Yesterday, I was looking over the annual report for my congregation for 2011. I was surprised to see that only five of our members died during the year. It was surprise to me, because I had done more than twice that many funeral in 2011. Now that I’ve been here in the community for nine years, several of the local funeral directors have taken to calling me for funerals for folks who have no local church relationship or no church relationship at all. Sometimes the funerals come in quick succession. During one four days period a few years ago, it was my task to commend the souls of two of my fellow human beings on to God and commit their bodies to the ground. One was eighty-five years old, the other seventeen. The circumstances of their lives were very different, as were the circumstances of their deaths. The consequences of their deaths will also likely be quite different.
The eighty-five year old, I knew. I’d conversed with while she was still able to do that. I’d held her hand, prayed with her, looked
at her family photographs. I had expected to be doing her funeral before too much longer. In fact, I had been forewarned a few days earlier that the end of her life was quite near, and so it proved to be.
I saw her two days before she died. She was deeply asleep at the time, and I didn’t try to wake her. She had been for the past few years all but deaf. So, I knew that, if I was to try to wake her, I’d have to shake her awake. That just seemed like the wrong thing to do. Instead, I just laid my hand on her head and prayed for God’s nearness and peace. I asked God to ease her passing whenever he deemed the time right. I believe he did just that.
Her funeral was small and simple. I try never to take such events lightly. Each is enormously important in its own way. And each such funeral will be, in certain respects, as unique as is each life that is remembered and celebrated in them.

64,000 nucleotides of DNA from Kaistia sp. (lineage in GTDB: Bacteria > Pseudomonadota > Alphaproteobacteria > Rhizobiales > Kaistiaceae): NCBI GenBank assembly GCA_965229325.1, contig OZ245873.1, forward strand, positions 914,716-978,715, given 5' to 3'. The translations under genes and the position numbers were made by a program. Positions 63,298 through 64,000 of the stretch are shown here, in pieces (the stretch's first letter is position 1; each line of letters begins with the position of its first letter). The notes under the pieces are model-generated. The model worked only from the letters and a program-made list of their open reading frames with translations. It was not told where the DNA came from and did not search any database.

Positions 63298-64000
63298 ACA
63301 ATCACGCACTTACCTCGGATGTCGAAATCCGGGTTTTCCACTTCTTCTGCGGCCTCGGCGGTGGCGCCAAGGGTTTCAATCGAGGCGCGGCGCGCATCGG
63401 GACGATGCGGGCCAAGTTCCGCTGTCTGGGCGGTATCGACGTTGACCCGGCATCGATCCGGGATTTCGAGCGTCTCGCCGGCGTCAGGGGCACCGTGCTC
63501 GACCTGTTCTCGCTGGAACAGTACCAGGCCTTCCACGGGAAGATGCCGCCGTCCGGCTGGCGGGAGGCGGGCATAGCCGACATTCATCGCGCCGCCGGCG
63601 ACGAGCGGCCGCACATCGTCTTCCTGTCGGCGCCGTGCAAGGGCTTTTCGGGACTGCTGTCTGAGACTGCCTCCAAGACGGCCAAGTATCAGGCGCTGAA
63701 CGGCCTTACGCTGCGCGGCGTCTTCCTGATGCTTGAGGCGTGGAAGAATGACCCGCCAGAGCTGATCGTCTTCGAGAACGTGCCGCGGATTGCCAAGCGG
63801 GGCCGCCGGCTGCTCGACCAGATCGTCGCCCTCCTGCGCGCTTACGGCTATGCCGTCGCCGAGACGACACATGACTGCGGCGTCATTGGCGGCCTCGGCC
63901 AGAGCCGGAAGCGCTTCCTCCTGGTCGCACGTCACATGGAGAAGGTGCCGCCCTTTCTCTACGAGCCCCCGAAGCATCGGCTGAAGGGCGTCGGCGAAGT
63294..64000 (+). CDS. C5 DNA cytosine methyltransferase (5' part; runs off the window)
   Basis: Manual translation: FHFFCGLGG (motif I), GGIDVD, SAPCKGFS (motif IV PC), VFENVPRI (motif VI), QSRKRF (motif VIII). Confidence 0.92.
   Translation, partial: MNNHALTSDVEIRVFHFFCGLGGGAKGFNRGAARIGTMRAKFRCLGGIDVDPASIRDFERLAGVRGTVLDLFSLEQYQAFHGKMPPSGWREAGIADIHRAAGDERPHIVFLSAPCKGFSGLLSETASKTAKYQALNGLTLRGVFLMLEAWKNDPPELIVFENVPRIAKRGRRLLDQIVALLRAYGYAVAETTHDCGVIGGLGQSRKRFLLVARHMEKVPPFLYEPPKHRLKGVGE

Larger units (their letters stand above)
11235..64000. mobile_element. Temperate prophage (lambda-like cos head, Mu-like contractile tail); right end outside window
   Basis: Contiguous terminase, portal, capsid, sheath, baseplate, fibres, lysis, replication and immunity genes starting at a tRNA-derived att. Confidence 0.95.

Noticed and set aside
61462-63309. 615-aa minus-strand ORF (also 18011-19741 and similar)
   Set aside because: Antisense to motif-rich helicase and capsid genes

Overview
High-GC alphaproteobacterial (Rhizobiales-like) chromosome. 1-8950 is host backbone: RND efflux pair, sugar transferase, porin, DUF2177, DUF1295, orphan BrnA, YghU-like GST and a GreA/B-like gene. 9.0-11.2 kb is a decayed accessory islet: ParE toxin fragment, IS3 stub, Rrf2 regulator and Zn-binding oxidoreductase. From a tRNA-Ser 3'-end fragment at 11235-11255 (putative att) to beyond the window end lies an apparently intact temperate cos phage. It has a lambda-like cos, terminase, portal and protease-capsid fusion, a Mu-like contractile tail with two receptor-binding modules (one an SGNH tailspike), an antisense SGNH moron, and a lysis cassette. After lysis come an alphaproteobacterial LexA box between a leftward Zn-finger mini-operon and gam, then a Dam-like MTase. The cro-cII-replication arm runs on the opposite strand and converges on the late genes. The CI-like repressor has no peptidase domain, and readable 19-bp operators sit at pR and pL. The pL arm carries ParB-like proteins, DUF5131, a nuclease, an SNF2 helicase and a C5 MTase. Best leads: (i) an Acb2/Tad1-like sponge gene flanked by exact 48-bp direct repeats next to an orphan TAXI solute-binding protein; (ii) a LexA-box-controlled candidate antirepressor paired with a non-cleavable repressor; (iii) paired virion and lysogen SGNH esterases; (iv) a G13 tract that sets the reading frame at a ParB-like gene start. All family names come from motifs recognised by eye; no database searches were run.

I have not kept a running tally of the funerals that I’ve presided over during the past twenty-three years. But a rough estimate of something like 250 seems about right. (In 2011, for example, I oversaw twelve funerals). I no longer find it to be especially taxing to prepare and preside over the funeral of someone who has reached the natural and normal end of a full life. I often feel sadness and a sense of loss, especially if I knew the person well. But it is rarely challenging or taxing for me to prepare and preside over a meaningful and appropriate funeral service in such cases. (It is always more meaningful and appropriate if you yourself talk with me about what you want your funeral to be like. I keep those advanced plans in my files until they are needed. Think about it. Give me a call.)
The funeral service for the seventeen year old was an entirely different case. That task was emotionally wrenching and fraught with uncertainties and anxieties. The age and circumstances of this death made it so. He had taken his own life in the basement of his stepfather’s house. This was a death that touched an enormous number of young people, their parents, and a wide array of the community’s adults.
What did it all mean? How can one make sense of such senseless and unnecessary tragedy? How can we cope with the writhing emotions pressing, pushing, competing in the bowels of anyone who was even brushed by this terrible thing?
I made some faltering, imperfect efforts. But in the end, I realized that in the face of such evil as the untimely and entirely unnecessary death of a healthy, potential-filled seventeen year old human being, the answers, such as they are and there are some, are not sufficient. Healing, redemption, and hope are not ultimately founded on good logic alone.
Healing, hope, and redemption are in the end the work of love – God’s love, which is a robust, muscular, emphatic, and gentle love.
What I saw, as I looked out on that sea of broken faces during that wrenching funeral, was a desperate, frightened, aching need for an assurance of love – not a syrupy, pale, limp sort of love. Whether they understood it or not, what they longed for was the powerful, world-making love that spoke the universe into existence, the surging, unrestrainable love that burst out of the tomb on Easter morning, the persevering, pursuing love that simply refused to allow us to escape, the conquering, completing love that declares, “Behold, I have made all things new.” (Rev. 21:5) Where will they ever see the reality of that kind of love? They won’t ever see it, unless they see it in us.
[The Five Wishes program is a wonderful tool for helping a people talk about and plan for care at the end of life. End of life planning is something that many people avoid, but in so doing they make things much harder for their family. I want to encourage you to check out the Five Wishes website and consider using it to help you and your family prepare for the end of life.]